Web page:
After returning to Kolkata, I got busy with work and life. Months passed by and suddenly on a Sunday morning, the doorbell rang. I found a courier boy at my doorstep, standing with a packet. I was a bit puzzled, as I couldn’t remember ordering anything. But yes, the parcel definitely had my name on it.

As I unwrapped the packet, there emerged a wooden box with the name of the garden I visited embossed on it. The tea sampler gift set, containing five compartments filled with top five loose leaf teas rated by tasters at the end of the tasting session. This was a gift by Swarup who also left a note attached: “Until the next tasting session”.

“Brewing time”, I told myself, but before getting immersed into the heady experience of irresistible flavours and aromas, I called up Swarup to thank him for the loose tea sampler gift set and the invitation for the next tasting event.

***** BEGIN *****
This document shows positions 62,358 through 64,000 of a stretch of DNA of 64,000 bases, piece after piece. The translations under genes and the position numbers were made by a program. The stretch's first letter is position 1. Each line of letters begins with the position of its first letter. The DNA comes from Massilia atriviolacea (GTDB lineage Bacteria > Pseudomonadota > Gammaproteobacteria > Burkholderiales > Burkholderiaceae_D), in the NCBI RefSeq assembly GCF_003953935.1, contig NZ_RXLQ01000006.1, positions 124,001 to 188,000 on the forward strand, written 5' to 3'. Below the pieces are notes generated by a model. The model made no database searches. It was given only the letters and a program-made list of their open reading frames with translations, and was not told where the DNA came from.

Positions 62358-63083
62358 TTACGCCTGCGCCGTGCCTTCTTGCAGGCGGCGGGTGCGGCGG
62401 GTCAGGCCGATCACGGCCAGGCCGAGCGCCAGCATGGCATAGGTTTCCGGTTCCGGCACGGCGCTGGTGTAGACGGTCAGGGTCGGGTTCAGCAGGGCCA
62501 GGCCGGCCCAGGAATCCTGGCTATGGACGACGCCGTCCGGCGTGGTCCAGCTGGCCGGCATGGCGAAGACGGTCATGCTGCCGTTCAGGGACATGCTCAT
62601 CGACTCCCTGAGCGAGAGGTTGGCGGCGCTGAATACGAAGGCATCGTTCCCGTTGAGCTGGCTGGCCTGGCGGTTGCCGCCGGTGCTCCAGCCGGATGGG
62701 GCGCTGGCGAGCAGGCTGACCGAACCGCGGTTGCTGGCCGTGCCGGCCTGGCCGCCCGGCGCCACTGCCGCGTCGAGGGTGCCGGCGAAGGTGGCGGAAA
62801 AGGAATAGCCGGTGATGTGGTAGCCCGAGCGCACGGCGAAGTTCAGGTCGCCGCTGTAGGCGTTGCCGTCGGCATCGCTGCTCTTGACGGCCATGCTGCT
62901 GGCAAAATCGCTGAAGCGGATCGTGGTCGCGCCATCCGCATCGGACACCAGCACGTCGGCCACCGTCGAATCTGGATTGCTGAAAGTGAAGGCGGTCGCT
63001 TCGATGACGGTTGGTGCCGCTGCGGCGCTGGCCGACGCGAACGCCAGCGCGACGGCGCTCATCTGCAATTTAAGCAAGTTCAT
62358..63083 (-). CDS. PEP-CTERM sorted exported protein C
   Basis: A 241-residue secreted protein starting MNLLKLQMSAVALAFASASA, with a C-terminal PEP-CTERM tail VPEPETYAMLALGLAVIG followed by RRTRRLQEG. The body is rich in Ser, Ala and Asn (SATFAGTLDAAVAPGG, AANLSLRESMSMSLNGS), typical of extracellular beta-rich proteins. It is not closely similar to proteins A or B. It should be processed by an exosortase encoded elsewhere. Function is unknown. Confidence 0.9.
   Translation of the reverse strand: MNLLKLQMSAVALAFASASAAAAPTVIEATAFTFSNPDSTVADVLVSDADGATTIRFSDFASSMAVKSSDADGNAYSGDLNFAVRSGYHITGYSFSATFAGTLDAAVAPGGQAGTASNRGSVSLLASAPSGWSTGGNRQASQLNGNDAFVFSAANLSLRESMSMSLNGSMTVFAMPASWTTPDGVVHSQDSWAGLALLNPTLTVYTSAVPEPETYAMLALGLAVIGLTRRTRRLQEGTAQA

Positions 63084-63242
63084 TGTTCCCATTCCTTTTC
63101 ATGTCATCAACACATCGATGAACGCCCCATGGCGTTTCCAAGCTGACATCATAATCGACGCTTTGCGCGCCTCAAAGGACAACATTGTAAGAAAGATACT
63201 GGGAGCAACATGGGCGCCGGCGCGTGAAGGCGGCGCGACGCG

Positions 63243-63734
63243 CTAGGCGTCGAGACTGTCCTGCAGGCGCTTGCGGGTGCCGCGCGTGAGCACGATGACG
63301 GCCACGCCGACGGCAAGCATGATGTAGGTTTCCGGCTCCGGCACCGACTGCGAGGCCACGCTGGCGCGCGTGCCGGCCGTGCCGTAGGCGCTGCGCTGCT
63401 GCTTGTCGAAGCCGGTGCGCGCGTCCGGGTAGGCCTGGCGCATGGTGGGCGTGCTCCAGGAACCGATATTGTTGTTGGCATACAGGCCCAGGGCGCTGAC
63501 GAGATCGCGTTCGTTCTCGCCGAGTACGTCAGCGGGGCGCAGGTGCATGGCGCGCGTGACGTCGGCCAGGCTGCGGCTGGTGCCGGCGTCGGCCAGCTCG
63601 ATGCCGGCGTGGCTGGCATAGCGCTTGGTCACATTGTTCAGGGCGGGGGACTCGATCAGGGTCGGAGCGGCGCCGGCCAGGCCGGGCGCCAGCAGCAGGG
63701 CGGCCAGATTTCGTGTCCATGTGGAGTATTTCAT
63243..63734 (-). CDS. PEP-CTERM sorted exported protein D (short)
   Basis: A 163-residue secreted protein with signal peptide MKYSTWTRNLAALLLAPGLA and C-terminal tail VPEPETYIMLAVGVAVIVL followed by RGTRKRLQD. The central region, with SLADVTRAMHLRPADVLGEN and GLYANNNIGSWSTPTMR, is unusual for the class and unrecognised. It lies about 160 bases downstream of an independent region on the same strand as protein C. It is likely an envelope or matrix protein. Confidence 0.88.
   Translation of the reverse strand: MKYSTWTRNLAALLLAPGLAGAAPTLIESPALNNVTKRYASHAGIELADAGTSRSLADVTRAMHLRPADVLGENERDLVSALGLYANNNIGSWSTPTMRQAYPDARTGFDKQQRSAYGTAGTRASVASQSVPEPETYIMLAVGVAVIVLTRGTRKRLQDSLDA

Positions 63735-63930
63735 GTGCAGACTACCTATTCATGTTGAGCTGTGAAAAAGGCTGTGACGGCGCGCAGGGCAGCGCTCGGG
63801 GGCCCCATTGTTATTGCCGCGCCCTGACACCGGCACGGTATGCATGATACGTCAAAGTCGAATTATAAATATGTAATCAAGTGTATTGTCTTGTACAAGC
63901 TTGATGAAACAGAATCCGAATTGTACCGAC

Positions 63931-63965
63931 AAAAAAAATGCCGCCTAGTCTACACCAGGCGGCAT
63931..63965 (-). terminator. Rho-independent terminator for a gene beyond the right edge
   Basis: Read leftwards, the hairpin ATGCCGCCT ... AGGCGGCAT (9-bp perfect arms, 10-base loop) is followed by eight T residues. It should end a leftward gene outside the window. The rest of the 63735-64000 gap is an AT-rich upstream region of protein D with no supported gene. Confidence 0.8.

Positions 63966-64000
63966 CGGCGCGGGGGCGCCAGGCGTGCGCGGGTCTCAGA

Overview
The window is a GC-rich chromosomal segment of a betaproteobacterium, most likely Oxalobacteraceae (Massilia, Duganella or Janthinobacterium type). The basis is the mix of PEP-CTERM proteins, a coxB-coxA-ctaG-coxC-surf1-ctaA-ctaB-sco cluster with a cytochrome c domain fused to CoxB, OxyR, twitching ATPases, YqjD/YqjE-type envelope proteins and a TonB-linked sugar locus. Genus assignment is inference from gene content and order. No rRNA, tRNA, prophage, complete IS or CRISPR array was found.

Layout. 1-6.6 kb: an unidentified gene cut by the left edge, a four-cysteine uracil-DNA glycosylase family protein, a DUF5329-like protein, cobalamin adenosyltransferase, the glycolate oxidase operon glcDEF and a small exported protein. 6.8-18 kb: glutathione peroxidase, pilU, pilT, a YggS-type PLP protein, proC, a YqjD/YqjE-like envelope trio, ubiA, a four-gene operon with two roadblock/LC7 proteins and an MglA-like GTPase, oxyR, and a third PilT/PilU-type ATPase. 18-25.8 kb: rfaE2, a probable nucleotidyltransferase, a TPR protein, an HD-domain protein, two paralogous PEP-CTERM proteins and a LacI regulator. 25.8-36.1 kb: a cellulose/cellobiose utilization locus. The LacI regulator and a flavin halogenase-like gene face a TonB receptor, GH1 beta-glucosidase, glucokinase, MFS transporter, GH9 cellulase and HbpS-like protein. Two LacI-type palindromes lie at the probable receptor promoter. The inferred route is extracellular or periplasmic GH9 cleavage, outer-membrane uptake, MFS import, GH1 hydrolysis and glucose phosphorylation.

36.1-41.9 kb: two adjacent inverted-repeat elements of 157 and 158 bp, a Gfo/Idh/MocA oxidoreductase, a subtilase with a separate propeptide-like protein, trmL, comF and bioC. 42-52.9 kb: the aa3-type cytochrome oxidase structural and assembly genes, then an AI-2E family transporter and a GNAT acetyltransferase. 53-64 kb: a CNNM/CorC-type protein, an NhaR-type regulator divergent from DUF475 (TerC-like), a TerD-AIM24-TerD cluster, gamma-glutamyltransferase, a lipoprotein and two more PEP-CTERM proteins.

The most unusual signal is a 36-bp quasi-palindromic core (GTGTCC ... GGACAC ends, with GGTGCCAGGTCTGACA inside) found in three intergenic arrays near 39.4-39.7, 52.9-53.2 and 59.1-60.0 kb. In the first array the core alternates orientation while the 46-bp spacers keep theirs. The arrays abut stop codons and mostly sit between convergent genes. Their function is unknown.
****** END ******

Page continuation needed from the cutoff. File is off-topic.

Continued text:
Of Glenary’s, Gardens, and Gifts

 

The majestic scenic grandeur of the snow-capped Himalayan peaks, the misty, sleepy tea estates, the British-era toy train that whistles and chugs its way on a zigzag track, make Darjeeling frantically magnetic. It’s hard to name just one thing that I love about this place. Yet, one of my favourite spots during my trips to the ‘Queen of Hills’ has always been Glenary’s, a 1950’s bakery and restaurant that still holds on to its vintage charm. This year, it was even more special.